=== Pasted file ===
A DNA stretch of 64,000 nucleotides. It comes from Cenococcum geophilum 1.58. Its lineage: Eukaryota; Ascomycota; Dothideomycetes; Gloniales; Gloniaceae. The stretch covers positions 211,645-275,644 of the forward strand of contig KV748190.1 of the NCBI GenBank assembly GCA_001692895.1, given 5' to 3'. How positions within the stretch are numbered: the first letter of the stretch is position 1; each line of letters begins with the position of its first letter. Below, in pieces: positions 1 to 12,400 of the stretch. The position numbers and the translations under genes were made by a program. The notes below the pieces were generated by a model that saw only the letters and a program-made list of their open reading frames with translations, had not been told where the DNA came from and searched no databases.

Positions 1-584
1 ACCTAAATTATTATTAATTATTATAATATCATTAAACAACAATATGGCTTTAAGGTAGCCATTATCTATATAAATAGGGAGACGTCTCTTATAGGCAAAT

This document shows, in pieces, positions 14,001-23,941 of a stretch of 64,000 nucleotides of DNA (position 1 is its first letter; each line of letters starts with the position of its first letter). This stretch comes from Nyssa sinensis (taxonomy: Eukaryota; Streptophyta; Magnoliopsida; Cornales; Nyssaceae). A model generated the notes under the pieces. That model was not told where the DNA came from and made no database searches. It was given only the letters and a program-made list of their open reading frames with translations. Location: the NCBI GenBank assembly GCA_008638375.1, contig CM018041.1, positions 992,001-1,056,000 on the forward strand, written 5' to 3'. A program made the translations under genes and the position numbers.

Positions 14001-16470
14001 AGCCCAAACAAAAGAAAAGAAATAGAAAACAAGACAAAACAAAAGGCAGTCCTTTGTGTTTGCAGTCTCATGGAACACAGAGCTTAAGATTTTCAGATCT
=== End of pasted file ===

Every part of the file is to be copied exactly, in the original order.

A DNA stretch of 64,000 nucleotides. It comes from Cenococcum geophilum 1.58. Its lineage: Eukaryota; Ascomycota; Dothideomycetes; Gloniales; Gloniaceae. The stretch covers positions 211,645-275,644 of the forward strand of contig KV748190.1 of the NCBI GenBank assembly GCA_001692895.1, given 5' to 3'. How positions within the stretch are numbered: the first letter of the stretch is position 1; each line of letters begins with the position of its first letter. Below, in pieces: positions 1 to 12,400 of the stretch. The position numbers and the translations under genes were made by a program. The notes below the pieces were generated by a model that saw only the letters and a program-made list of their open reading frames with translations, had not been told where the DNA came from and searched no databases.

Positions 1-584
1 ACCTAAATTATTATTAATTATTATAATATCATTAAACAACAATATGGCTTTAAGGTAGCCATTATCTATATAAATAGGGAGACGTCTCTTATAGGCAAAT

This document shows, in pieces, positions 14,001-23,941 of a stretch of 64,000 nucleotides of DNA (position 1 is its first letter; each line of letters starts with the position of its first letter). This stretch comes from Nyssa sinensis (taxonomy: Eukaryota; Streptophyta; Magnoliopsida; Cornales; Nyssaceae). A model generated the notes under the pieces. That model was not told where the DNA came from and made no database searches. It was given only the letters and a program-made list of their open reading frames with translations. Location: the NCBI GenBank assembly GCA_008638375.1, contig CM018041.1, positions 992,001-1,056,000 on the forward strand, written 5' to 3'. A program made the translations under genes and the position numbers.

Positions 14001-16470
14001 AGCCCAAACAAAAGAAAAGAAATAGAAAACAAGACAAAACAAAAGGCAGTCCTTTGTGTTTGCAGTCTCATGGAACACAGAGCTTAAGATTTTCAGATCT